I wrote a Marketing Society paper recently about how complexity can be ok in communications, provided that those communications are also useful in some way. The paper was talking about the Watch Your Own Heart Attack and Yoobot campaigns for the British Heart Foundation. One was a two minute film with about eight key messages; the other was an online game where you could feed a mini version of yourself all sorts of crap (or salad) and learn about healthy eating in the process.
We thought there were interesting parallels between the two campaigns. Not least because they both ignored one of the most basic rules of advertising: that you have to be single-minded to be remembered. Both campaigns achieved very, very good recall scores and all that jazz. As well as landing lots of complicated key messages with tough audiences (Yoobot was aimed at young teenage kids). More importantly, both campaigns made people take action.
But the most interesting thing about them for me was the fact that they both attracted voluntary audiences. I think that’s becuase they were much richer and more rewarding than the stuff typically produced by comms people. (I should say at this point that I had nothing to do with either of them, so feel perfectly ok about bigging them both up.)
In the case of Yoobot, kids were playing with it for the sake of the gameplay, and because it let you kill yourself with salad. (Though those kids that accelerated their mini-avatars to an early grave often came back and tried to be kinder.) With Watch Your Own Heart Attack, it was probably morbid fascination that made 6 million people tune in during Midsomer Murders, but it was the compelling depth and detail that made people stay tuned in.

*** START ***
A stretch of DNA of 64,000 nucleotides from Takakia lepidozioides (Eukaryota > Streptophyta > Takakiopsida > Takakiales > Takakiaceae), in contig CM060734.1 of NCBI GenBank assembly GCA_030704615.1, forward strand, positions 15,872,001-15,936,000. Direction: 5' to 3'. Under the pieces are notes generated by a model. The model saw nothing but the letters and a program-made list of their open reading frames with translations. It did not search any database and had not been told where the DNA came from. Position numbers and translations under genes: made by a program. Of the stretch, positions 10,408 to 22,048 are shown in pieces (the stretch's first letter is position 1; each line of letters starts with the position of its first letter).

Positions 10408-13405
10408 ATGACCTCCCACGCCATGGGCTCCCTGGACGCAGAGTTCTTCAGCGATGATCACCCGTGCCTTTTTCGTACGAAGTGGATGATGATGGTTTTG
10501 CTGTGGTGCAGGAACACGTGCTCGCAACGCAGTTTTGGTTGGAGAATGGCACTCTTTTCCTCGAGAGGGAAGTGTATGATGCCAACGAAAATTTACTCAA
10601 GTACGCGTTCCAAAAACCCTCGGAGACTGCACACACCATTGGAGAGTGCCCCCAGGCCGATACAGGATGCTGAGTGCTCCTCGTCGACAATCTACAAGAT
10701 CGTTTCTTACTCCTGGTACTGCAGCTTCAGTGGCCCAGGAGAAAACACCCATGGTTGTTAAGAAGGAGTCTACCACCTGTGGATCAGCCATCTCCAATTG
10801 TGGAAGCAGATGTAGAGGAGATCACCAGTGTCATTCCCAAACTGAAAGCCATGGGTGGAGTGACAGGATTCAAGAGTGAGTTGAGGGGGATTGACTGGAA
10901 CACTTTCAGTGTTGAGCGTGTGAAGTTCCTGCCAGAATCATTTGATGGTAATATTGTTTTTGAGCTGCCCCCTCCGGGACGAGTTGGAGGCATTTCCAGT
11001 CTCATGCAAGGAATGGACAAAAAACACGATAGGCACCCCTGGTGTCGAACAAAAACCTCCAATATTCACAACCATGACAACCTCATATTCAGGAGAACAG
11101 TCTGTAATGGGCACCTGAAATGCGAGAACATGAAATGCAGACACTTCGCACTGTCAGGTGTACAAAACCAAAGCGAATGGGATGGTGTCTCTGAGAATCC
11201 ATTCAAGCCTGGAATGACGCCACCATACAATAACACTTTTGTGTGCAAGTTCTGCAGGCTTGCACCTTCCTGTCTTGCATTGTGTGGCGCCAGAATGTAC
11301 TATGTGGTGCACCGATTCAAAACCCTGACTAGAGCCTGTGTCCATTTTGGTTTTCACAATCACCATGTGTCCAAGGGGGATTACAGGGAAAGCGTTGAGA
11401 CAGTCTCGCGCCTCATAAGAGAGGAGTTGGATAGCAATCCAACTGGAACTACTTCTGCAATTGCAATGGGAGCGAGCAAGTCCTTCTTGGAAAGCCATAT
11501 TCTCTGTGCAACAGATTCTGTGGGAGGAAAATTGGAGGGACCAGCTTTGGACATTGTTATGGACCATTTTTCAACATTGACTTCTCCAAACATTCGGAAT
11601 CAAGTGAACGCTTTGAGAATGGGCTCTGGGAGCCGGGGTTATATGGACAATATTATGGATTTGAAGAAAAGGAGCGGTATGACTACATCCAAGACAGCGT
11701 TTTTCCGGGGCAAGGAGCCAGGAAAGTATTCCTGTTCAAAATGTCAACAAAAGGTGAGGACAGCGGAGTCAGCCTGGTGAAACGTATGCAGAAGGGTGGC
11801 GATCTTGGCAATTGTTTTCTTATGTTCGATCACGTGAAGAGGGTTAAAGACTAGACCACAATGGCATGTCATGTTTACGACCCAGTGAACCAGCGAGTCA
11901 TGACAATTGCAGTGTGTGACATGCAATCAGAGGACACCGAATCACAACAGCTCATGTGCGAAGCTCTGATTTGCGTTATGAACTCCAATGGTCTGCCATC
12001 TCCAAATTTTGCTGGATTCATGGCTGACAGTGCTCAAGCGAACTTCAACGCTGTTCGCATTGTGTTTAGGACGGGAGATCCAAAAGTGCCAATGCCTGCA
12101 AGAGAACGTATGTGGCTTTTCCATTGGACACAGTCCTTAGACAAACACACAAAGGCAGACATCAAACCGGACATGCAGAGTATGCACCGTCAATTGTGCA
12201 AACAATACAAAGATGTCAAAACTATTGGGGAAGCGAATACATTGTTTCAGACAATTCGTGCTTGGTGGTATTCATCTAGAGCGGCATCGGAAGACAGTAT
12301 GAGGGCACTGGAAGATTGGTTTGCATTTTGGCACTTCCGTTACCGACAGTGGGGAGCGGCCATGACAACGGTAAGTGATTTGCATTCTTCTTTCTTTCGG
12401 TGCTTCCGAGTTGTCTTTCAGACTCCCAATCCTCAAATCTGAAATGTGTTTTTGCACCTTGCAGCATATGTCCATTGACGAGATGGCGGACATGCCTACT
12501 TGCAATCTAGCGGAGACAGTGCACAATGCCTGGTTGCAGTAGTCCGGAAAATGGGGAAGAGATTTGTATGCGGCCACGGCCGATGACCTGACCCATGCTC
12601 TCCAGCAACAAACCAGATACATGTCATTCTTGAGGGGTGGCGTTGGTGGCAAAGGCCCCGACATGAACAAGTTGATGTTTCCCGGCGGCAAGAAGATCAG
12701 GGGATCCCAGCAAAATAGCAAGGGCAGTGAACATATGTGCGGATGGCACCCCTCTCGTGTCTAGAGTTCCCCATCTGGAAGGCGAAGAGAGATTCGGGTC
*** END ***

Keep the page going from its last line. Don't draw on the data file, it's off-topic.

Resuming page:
So I don’t know why we’re so scared of complexity. Looking outside of advertising, there are others (ahem) who seem to be embracing if it it’s required. Adam Gopnik talks about language in his book Angels and Ages: A Short Book about Darwin, Lincoln, and Modern Life. Talking to Flavourwire, he says
Faced with a crisis in his own campaign, with Jeremiah Wright playing 24 hours a day on Fox, instead of simply rejecting and denouncing Wright or defending and justifying his own conduct, Obama made a very complicated, nuanced, subtle argument about the history of race in America, the role of the black church, how it was possible for a good man to say stupid things. Then he then extended that same argument and asked his own followers to apply that logic to people on the right, even on the far right, who were also good people saying foolish things. I thought that was an immensely respectful, serious, complicated explanation in argument about a subject that it’s very easy to vulgarize. When he made that speech and made it as successfully as he did, I genuinely felt that there was a kind of revival of the eloquence of explanation that I’m trying to describe in this book.
Maybe he’s on to something. And maybe we should take note.